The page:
Inhofe to play key infrastructure role
John Siciliano, Washington Examiner

Sen. Jim Inhofe, R-Okla., is back as a chairman on the Senate environment committee, leading a panel that will be key to meeting President Trump’s infrastructure goals. Inhofe had been the long-serving Republican chairman and ranking member on the full committee until the end of last year, when Sen. John Barrasso, R-Wyo., took the helm of the influential committee.

Bonds Slump as Dollar Boosted by Trump Tax Pledge
Natasha Doff, Bloomberg News

Bonds fell and the dollar rose against most of its peers as reflation trades came back into focus after a promise by U.S. President Donald Trump to overhaul business taxes. Banking stocks led European equities lower as political risk plagued the region.

Oil and Natural Gas

Trump: We spent $6T in Middle East and didn’t even get a ‘tiny oil well’
Jordan Fabian, The Hill

President Trump on Thursday doubled down on his comments the U.S. should have taken oil from the Middle East during its wars there. “We’ve spent $6 trillion … in the Middle East,” Trump said during a meeting with airline executives at the White House.

Total proposes raising dividend for first time since 2014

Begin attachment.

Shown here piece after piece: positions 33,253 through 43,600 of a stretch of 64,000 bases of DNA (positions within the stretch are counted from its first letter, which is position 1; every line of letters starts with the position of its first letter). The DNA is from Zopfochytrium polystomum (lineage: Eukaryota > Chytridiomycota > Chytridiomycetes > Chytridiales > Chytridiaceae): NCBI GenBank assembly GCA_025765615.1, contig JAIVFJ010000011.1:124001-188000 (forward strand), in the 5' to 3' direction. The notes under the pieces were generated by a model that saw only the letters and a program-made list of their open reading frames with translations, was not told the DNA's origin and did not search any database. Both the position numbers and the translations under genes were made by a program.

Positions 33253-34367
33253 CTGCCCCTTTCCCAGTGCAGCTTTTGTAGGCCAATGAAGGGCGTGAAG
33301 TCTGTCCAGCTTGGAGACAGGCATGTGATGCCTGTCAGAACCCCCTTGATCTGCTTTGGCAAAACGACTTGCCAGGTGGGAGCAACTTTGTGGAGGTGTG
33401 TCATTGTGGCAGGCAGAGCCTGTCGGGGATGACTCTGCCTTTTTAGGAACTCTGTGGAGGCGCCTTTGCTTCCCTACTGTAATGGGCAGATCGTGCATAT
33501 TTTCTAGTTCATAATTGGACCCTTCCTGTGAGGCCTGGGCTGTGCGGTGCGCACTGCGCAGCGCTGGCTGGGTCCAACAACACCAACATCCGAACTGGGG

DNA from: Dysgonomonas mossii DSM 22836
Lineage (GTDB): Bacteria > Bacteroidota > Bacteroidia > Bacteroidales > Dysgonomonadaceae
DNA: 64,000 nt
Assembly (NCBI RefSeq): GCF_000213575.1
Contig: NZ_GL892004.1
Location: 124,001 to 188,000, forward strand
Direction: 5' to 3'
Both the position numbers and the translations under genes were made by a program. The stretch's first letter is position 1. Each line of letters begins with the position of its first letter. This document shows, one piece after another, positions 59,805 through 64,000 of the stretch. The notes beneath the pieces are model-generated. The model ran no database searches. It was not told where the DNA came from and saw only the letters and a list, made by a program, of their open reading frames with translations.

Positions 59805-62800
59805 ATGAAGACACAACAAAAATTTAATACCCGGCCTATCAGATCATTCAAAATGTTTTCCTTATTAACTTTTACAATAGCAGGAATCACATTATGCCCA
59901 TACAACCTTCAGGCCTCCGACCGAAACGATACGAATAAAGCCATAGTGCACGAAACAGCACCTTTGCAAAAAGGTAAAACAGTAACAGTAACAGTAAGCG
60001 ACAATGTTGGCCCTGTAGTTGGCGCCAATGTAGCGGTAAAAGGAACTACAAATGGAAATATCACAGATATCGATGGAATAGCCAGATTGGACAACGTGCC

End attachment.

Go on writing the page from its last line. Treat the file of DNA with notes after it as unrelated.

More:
Andrew Ward, Financial Times

Total on Thursday proposed raising its dividend for the first time since 2014 after reporting better than expected fourth-quarter results. But the French energy group said that it would continue cutting costs in anticipation of more oil price volatility.

Occidental Petroleum Increases Production Sequentially
Austen Hufford, The Wall Street Journal

Occidental Petroleum Corp. reported a quarterly loss and revenue decline from the year prior, as realized prices rose but production fell. Still on a sequential basis, production increased for the first time in more than a year.

Utilities and Infrastructure

Governor names Atterholt chief utility regulator
Indianapolis Business Journal

Gov. Eric Holcomb on Thursday announced Jim Atterholt, former chairman of the Indiana Utility Regulatory Commission, will once again serve in that role. Atterholt will replace former IURC Chairwoman Carol Stephan, who stepped down Jan. 1 after 2-1/2 years.

Fitzgerald says he wants to look at ending utility tax
The Associated Press

Republican Senate Majority Leader Scott Fitzgerald says he wants to consider eliminating a utility tax that Wisconsin residents pay on electric bills. Fitzgerald said Thursday at a Wispolitics.com luncheon that he thinks that could be a more effective tax cut that a $200 million cut to the state income tax that Gov. Scott Walker is proposing.

Renewables

Almost 90% of new power in Europe from renewable sources in 2016
Adam Vaughan, The Guardian